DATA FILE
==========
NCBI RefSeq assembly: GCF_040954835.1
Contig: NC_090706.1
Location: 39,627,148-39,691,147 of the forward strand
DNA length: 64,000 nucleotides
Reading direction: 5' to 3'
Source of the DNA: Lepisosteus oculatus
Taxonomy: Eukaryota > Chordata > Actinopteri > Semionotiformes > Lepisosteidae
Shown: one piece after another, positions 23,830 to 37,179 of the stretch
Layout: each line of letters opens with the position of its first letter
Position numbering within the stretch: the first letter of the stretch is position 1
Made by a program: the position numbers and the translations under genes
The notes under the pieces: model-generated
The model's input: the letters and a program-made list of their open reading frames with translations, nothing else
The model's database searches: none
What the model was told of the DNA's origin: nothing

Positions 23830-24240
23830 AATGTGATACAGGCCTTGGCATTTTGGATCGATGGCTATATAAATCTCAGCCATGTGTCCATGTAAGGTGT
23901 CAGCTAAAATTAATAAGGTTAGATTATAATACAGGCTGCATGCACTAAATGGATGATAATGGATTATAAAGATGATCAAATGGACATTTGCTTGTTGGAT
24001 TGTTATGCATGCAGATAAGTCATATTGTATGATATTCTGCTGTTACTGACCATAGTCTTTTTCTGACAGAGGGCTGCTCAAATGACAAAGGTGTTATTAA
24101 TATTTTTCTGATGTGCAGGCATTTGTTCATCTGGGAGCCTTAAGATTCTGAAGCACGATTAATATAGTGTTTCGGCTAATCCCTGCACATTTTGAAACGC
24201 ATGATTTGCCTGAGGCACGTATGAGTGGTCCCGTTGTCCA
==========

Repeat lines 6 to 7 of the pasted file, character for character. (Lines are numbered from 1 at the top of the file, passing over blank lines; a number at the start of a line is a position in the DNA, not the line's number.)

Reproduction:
Source of the DNA: Lepisosteus oculatus
Taxonomy: Eukaryota > Chordata > Actinopteri > Semionotiformes > Lepisosteidae